For years, New York City has been the place to live for academics, artists, and those with Wall Street jobs. With real estate prices soaring and vacancies low in highly sought neighborhoods, it seemed impossible that NYC would ever lose its status as the greatest city in the world to live and work. Post-pandemic, the outlook for the city is dramatically different, with more and more people considering migration out of NYC, following the thousands that have already made a move.
Wall Street Workforce Looking for the Hamptons Lifestyle, Year-Round
The U.S. Postal Service reports that 300,000 people filed for a change of address forms during the pandemic. While some requests indicated that people had moved to places as far away as Honolulu, Hawaii, many requests listed residences in the Hamptons as their new addresses. For some people with NYC jobs, these moves were temporary. Now that NYC COVID restrictions are lifted, these individuals may return; however, many more are moving to the Hamptons permanently.
Telecommuting Is Here to Stay
New Yorkers are now living in the Hamptons year-round because their work situations may now make it possible for them to complete all of their daily job tasks without ever leaving home. Employees at large corporations began pushing for telecommuting work arrangements long before the pandemic. Still, many businesses resisted, believing that having their workforce at home would negatively impact productivity and morale. The pandemic forced the issue, and many companies have been pleasantly surprised at the results. As a result, many employers have decided to permanently allow employees to work from home if they wish or have opted to shutter their offices entirely. This has opened the doors for those who once kept the Hamptons, New York, as a weekend getaway to relocate there.
Concerns About Taxation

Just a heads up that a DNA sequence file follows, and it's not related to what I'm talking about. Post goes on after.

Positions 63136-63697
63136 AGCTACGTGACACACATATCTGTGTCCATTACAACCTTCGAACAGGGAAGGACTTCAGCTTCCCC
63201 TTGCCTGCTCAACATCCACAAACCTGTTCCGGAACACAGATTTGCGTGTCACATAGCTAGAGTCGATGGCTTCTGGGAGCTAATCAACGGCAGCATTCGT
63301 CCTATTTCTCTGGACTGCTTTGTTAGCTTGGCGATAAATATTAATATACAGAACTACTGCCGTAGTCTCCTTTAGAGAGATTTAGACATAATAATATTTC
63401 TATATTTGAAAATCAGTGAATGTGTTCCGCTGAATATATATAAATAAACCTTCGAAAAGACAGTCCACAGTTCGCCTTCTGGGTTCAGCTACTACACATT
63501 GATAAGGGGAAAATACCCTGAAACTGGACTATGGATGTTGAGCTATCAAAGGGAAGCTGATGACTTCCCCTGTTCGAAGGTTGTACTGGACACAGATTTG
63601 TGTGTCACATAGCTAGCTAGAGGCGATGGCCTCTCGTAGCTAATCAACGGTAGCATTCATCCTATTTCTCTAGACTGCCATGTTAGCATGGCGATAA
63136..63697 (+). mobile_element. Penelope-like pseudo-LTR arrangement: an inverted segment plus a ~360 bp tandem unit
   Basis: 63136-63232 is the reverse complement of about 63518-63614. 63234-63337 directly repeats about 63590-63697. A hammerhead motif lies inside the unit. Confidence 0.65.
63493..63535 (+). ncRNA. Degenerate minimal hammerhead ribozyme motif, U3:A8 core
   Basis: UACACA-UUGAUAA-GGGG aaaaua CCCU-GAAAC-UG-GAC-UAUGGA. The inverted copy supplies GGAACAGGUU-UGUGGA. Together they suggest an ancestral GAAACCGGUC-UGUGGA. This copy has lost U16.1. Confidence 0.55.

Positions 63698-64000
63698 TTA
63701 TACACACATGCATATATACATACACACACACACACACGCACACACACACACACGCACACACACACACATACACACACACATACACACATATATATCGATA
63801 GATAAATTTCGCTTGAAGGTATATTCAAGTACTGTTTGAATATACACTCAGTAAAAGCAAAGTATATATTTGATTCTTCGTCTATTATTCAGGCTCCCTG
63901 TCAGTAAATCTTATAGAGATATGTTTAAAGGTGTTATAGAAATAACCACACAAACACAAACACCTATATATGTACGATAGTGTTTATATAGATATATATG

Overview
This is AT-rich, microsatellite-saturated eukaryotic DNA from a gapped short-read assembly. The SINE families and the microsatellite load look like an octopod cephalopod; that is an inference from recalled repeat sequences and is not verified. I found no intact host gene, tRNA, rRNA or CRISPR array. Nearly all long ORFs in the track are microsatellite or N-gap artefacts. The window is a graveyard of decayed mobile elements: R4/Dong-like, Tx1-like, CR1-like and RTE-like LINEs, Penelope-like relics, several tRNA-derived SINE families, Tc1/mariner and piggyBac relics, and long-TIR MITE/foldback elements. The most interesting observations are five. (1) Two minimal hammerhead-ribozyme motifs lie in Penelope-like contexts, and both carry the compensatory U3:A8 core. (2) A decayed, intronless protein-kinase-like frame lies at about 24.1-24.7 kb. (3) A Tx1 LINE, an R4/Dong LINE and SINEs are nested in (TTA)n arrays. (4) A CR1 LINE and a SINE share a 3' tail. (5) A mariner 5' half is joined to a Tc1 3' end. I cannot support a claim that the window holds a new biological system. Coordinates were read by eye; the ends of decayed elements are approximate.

For wealthy individuals, migration to the Hamptons makes good financial sense. New York State assesses an 8.3 percent income tax on high earners, a considerable tax burden compared to the rates in other states. Those who choose to make New York City their homes must pay an additional 3.9 percent to the city, meaning that the wealthiest New Yorkers pay 13 percent of their income in taxes. Simply moving out of the five boroughs could save high earners thousands of dollars every year.
Employers Are Leaving Too
Individuals aren’t the only ones who are leaving New York City. Goldman Sachs moved one of its divisions to Florida, and other financial institutions have followed their lead. Some of these plans were in the works before the pandemic and spurred by looser regulations and lower tax rates found in other states. The pandemic expedited the execution of these plans, leading many companies to realize that having their base of operations be at a prestigious New York City address is no longer as important as minimizing their bottom line. As more large employers leave the area, the appeal of living in NYC continues to shrink.
Shifting Priorities Post-Pandemic
The pandemic has caused many people to reassess what’s most important in life. Some of those who left the city with the intentions of returning when COVID-19 restrictions ended discovered that they preferred the slower pace and quieter setting that the Hamptons and other communities had to offer. Now that the world is beginning to return to normal, they are reluctant to give up the increased time with family, the more peaceful setting, and the other benefits of living far from the Five Boroughs.
New Perks to Hamptons Living
One of the reasons people remained in the Big Apple for so long is a belief that it was possible to have a higher standard of living in NYC. Those who perhaps yearned to leave ultimately decided that they could not because it would mean losing access to New York’s elite private schools, high-end stores, and world-class restaurants. COVID-19 has changed those prospects. Realizing that many New Yorkers had relocated, luxury retailers like Jimmy Choo and Giorgio Armani opened stores in the Hamptons. One leading Manhattan prep school established a satellite in the Hamptons. Schools and other businesses that cater to elites are willing to go where they are, giving top earners one less reason to return to NYC.
Concerns About Ripple Effects
Some people who are thinking of joining the current NYC migration are more worried about the future than the present. With the number of individuals who have already relocated, New York City anticipates having a $9 billion budget shortfall this year. This will inevitably lead to cutbacks for public transportation, schools, and other services that New Yorkers rely on. In addition, the growing number of vacancies throughout the city is sure to cause property values to plummet and many service businesses to shutter. New Yorkers who have the means to move may wish to do so now before the situation in the city becomes bleaker.